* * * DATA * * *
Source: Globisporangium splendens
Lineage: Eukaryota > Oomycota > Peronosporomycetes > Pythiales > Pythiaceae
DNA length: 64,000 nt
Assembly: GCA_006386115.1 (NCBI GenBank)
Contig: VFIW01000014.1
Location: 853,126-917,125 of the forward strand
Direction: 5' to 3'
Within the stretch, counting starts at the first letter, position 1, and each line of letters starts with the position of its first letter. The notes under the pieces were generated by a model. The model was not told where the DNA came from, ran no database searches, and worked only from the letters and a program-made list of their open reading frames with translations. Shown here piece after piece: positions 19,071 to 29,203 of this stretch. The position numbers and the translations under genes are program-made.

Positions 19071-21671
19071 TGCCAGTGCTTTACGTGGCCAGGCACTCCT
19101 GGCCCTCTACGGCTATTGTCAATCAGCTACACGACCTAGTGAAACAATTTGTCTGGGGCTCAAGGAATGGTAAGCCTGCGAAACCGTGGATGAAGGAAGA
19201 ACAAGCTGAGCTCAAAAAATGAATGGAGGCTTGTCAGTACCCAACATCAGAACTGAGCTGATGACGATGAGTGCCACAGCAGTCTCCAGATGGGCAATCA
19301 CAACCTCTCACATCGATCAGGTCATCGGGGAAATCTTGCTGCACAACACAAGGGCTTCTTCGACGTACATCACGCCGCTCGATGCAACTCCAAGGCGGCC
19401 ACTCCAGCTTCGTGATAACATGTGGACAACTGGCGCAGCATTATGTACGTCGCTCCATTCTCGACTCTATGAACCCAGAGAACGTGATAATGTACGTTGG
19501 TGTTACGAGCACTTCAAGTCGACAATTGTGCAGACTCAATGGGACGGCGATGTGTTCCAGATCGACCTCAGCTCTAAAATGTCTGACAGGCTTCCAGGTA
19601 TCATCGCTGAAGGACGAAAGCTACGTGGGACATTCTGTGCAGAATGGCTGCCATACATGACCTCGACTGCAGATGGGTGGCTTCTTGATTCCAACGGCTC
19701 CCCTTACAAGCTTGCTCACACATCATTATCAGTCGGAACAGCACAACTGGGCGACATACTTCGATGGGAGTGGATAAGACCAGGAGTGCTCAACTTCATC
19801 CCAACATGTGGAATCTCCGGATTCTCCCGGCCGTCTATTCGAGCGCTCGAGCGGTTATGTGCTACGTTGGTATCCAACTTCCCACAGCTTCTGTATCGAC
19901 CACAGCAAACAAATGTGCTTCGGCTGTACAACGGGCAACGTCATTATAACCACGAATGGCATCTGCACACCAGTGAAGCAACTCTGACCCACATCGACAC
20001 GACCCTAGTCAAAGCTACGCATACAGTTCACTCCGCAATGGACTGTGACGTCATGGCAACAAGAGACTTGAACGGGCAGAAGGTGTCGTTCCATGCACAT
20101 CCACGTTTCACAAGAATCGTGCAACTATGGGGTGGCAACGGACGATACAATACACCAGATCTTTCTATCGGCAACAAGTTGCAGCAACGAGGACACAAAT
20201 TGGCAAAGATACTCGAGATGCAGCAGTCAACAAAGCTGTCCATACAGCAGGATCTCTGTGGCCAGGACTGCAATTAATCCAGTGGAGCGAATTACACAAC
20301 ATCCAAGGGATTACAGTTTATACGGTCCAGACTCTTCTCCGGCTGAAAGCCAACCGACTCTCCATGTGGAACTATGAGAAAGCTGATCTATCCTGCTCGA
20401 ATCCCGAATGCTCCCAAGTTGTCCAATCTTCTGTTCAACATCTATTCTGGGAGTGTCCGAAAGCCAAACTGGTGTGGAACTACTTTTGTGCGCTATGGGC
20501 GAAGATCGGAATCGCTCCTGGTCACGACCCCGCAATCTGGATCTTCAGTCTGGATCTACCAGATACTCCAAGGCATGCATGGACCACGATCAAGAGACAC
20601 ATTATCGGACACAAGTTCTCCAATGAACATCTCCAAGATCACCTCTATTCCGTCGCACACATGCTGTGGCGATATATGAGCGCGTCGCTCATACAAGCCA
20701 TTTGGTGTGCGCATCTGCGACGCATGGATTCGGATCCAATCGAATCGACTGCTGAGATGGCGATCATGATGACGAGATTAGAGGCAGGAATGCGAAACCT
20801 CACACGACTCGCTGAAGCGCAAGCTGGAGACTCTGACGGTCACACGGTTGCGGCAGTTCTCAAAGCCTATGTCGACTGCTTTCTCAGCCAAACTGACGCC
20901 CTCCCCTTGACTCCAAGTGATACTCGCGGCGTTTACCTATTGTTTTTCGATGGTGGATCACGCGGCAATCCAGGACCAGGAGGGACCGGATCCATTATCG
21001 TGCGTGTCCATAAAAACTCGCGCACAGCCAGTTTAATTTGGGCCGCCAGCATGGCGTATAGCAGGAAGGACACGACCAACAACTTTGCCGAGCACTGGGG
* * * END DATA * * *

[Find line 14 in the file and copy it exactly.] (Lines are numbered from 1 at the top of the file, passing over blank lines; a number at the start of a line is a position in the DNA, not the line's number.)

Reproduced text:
19401 ACTCCAGCTTCGTGATAACATGTGGACAACTGGCGCAGCATTATGTACGTCGCTCCATTCTCGACTCTATGAACCCAGAGAACGTGATAATGTACGTTGG